Haifa’s Hummus & Culture of Coexistence:
Street Food With a Local
During my first night out in Haifa I was out with a friend who introduced me an international tour manager and travel blogger named Fadi. He also happens to be a huge foodie. We started talking talking the local cuisine, specifically Haifa’s hummus, and it was clear I had a lot to learn about how important this dish is in Israel.
Everyone seems to have their favorite place for hummus. In fact, a majority of a conversation someone in Haifa may have with a friend could involve arguing about where they will meet up to enjoy their favorite dish. This is partially for fun but also because that’s just how passionate people in Haifa can get about this traditional staple of a meal.
Days later, I had an opportunity to sit down with Fadi and chat some more, along with lots of hummus of course. He chose a place called Hummus Fadi. (It’s not his own restaurant, just a coincidence with the name.)
1. How long have you lived in Haifa?
I’ve been in Haifa my whole life. Nearly 25 years.
2. How did you find out about Hummus Fadi?
Everyone I know keeps talking about it. I wanted to give it a try for the first time today with you to give it a try.
3. What’s so special about Haifa’s hummus?
Hummus is not only a food, it includes social aspects in connecting people, even if they disagree in their political issues. It’s a communal national meal dish for several nationalities. Hummus is easy to make, very simple and cheap.
4. If you have a couple of things to tell people about why they should visit Haifa what would they be?
Haifa is a city where you should live the daily life of the city and feel the vibe. In addition, it’s home for multiple cultures, nationalities and religions. They live side by side and they could prove real co-existence may be possible.
Humus Fadi, 4 Ha’Bankim, Haifa, Israel
Our first round of hummus is known as mshawashe. With some added tahini, it has a lighter color and richer flavor. Whole garbanzo beans were mixed in as well, with a dash of parsley and olive oil. Fresh pita, raw onion and pickled cucumbers, olives and cauliflower were served on the side. This was the first time I had this dish and greatly enjoyed it.
Our second course was traditional hummus with ground beef and lamb in the center. It was served with some extra tahini, garbanzo beans, olive oil and parsley on top. This was some of the best hummus I’ve ever had. We just kept eating and eating. All this great hummus made for a memorable lunch indeed.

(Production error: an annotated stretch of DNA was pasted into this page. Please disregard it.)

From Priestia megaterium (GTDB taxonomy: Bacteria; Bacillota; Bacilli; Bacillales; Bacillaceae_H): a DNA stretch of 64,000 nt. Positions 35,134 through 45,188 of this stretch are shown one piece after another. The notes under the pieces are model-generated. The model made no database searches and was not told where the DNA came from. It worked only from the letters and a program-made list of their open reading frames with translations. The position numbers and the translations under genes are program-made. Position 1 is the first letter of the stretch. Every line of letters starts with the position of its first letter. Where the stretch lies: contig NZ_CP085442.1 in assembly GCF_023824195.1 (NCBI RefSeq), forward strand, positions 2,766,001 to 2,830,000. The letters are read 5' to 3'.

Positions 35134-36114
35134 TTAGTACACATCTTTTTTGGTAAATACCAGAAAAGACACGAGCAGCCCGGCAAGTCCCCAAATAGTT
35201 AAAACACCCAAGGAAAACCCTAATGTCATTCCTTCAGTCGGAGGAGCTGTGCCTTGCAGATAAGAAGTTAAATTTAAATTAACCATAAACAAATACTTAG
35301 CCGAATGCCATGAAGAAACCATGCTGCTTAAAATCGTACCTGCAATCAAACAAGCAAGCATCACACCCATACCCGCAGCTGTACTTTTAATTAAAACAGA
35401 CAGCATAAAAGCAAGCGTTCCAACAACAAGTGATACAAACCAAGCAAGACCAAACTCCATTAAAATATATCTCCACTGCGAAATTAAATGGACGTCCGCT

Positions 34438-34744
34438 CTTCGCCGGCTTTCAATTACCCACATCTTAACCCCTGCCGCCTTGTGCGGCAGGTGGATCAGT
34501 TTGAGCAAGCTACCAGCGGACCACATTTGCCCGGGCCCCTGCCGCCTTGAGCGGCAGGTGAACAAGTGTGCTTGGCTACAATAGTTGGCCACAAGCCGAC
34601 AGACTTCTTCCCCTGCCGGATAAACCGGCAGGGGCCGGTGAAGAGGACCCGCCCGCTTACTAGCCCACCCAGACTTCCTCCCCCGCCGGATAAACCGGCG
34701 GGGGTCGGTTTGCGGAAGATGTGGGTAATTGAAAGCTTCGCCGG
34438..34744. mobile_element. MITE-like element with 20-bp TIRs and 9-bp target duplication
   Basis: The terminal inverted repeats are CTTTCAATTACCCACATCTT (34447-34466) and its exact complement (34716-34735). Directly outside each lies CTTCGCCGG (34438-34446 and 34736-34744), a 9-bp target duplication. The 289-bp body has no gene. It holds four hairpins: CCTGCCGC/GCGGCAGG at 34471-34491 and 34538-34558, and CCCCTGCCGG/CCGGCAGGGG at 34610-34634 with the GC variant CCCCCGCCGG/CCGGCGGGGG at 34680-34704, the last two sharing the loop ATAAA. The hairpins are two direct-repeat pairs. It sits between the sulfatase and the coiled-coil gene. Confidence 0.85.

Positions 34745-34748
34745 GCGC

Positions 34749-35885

If you don’t happen to speak Hebrew (I unfortunately do not), here’s a picture of the front of Fadi Hummus. I recommend stopping in and paying them a visit. The service and interaction from the owners was memorable and I plan to stay in touch with them.
Coexistence in Haifa
During my time in Haifa I learned that in the midst of a country told by decades of conflict, this city is a model for co-existence in the land of Israel. Some examples include the Seeds of Peace Center for Coexistence and Beit Hagefen, an Arab-Jewish cultural, community and youth center. Even the Bahai Gardens, built by a religion based on peace and coexistence can be found here.
Fadi talked a lot about neighbors being of different religion groups and how they lived side by side peacefully in Haifa. The people of Haifa share friendships and bowls of hummus together, regardless of their politics and beliefs. For these reasons, Haifa has become a bit of a shining star of peace and coexistence for the state of Israel. It shows that peace is possible. This is also at a time when stabbings, shootings and vehicles running people down have become all too common in Jerusalem, just 95 miles (150km) to the southeast.
My conversation with Fadi made me wonder. Did Haifa’s centers for coexistence, integrated neighborhoods and shared bowls of hummus happen first, in order to bring about peace? Or did Haifa’s mindset and commitment to tolerance and peace from the begi
nning bring about the rest? Does peace begin with a mindset and commitment?
Like many things in Israel, these are complex questions. I do know one thing, though. If more people across Israel took the time to get to know their neighbors like Fadi does, sharing a bowl of hummus could go a long way.
A huge thank you to Fadi for taking time out of his busy day to chat about these issues and enjoy some great food! Please check out his site!
L’Chaim! (Cheers in Hebrew)
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